By Rachel M. Drummer
One day in the early 2000s, I met a young woman by the name of Rori Nogee. From the first time I met her, I knew she was going far and she didn’t disappoint. From performing on stage with her to singing songs with her in her living room that she herself wrote, I’ve been a vulture. I’ve been HER vulture.
Let me explain what I mean. Rori’s first theatrical piece that I’m discussing here, Siren’s Den, is, as the website states (with a small revision few of my own), “A dark and modern mythical [musical] twist on the myth of the ancient Greek Sirens who lured sailors to their deaths with their songs. Here, the turbulent sea is the music industry and the siren is Skylar Cole, a seductive indie rock singer in NYC. Skylar's biggest fan is Remy Morgan, a young, aspiring singer who finds that her songwriting is fueled by her time spent with Skylar. Soon, Remy finds herself drawn into a world of drugs, lust and empty promises, where some idols don’t deserve pedestals and some dreams come with dire consequences. The question is, will Remy find success? Or will she fall prey to Skylar’s siren song forever?”
Sprinkled throughout the beautiful story is music that is even more beautiful, and written by the one and only Rori Nogee. Earlier, I mentioned that she and I used to sing her songs while we were at her piano in her living room. Needless to say, when I got to Siren’s Den last June 2nd on a small off-off-broadway stage, I was very pleased and surprised to hear that some of the songs Rori used in the show were ones we sang at her piano! You can’t imagine how excited I was, both to hear those songs again, and to see them being used in such a wonderful story!
Within this rock musical, there are characters that are called the Vultures. They’re the ones that stand outside the stage door and follow Skylar Cole anywhere she goes. Though I can’t be everywhere that Rori is, let me tell you, I’m there as often as I can be —just like a vulture— and she knows that I have her back in everything she does, whether it’s her own works or works done by others that she’s acting in.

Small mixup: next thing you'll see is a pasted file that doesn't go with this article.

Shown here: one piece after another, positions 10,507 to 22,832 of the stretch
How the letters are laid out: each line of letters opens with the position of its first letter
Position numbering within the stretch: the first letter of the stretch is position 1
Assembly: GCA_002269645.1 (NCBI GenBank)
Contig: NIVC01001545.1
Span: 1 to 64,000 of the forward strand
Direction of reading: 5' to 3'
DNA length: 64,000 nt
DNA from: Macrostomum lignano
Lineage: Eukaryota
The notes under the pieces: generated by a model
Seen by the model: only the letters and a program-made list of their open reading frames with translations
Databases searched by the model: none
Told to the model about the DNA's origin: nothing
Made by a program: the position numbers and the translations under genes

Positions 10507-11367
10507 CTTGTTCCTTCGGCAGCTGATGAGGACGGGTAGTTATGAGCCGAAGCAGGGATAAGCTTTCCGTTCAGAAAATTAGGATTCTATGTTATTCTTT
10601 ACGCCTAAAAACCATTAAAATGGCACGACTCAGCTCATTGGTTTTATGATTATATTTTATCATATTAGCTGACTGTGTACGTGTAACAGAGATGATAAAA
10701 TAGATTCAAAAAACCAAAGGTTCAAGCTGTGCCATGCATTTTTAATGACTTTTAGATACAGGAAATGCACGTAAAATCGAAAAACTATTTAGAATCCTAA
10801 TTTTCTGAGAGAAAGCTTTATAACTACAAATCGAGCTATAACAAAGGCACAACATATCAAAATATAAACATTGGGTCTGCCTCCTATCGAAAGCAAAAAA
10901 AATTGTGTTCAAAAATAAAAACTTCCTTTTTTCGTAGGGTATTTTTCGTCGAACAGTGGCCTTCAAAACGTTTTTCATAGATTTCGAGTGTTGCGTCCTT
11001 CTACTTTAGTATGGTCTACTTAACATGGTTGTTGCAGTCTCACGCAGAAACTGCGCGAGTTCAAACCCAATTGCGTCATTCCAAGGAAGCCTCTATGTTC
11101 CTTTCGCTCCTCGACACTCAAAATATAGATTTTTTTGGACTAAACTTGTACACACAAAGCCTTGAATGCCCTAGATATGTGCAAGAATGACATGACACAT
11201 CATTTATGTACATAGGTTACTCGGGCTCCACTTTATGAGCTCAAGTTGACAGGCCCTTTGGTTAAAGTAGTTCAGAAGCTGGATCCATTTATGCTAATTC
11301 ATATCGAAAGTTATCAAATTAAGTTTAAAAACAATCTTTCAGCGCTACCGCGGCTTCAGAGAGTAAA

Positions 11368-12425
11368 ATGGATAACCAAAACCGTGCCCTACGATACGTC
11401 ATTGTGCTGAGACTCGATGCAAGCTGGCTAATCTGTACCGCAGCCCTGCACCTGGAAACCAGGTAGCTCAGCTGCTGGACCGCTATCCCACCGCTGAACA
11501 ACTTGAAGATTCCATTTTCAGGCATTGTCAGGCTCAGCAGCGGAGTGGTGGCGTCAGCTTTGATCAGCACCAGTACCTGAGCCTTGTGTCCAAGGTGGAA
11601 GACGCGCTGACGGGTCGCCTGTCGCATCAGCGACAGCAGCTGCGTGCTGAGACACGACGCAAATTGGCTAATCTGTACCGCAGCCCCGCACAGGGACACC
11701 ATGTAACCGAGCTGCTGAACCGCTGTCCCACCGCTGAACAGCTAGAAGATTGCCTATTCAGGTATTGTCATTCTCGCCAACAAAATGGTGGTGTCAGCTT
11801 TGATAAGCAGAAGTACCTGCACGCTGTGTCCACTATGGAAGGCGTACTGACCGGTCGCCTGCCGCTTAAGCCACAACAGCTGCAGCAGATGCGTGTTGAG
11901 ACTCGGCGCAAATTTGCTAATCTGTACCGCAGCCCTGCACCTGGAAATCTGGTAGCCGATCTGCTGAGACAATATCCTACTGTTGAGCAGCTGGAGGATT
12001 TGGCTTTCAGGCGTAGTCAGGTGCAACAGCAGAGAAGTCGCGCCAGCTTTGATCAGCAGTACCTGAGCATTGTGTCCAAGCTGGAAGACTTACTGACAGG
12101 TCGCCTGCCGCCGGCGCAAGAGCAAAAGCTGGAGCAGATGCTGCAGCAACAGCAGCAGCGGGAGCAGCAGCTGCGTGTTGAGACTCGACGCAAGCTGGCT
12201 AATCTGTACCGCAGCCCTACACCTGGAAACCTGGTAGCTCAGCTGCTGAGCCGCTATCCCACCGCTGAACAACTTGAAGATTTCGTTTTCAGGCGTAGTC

I’ve even traveled to different states to see her perform. I’ve taken off work a number of times and each time (spanning over a decade) was well worth it to see such talent, such an amazing person, and a good friend.
This was why that when I discovered Rori had written another show I knew I had to go. This one, Aftershocks, wasn’t a musical like Siren’s Den was, but that didn’t deter me. In fact, it made me almost even more excited than I was when I went to see Siren’s Den, because I’d only ever seen Rori do something with music. And just like with Siren’s Den, I saw her work hard with both the writing and the performing, and I was more than proud of her, and of all of the cast too.
Aftershocks is a story which asks if a “cracked foundation could ever heal.” When I spoke to Rori about this work, I asked her for a small explanation of her piece, and she told me that, “It follows a woman with a troubled past and a history of casual relationships, falling for the one man she cannot touch, due to his own childhood trauma. Together, they attempt to heal from the lingering effects of their early wounds, but in pushing the boundaries of their comfort zones, they are met with unforeseen challenges and dangerous consequences.”
While I watched this from the front row (as usual) I found myself extremely proud of Rori and the cast as a whole. They showed a story that could change lives, if only it was watched around the world. And I don’t just mean mine or people who may well be vultures of others they look up to, I mean the whole world. If people saw Aftershocks, they would see how trauma truly affects those it happens to.
BOTH Siren’s Den and Aftershocks are important stories that need to be shown across the world, and it isn’t just because I’m Rori’s vulture. It’s because she’s talented, and beautiful inside and out, and the stories she writes are so important and so vital in the world around us.
She told me she’s inspired by those whose careers she admires, and they motivate her to work hard and be an inspiration to others. And let me tell you, it works, because she IS an inspiration.
And I’m proud to call myself her friend, and her vulture.
(Image by Amara Nogee.)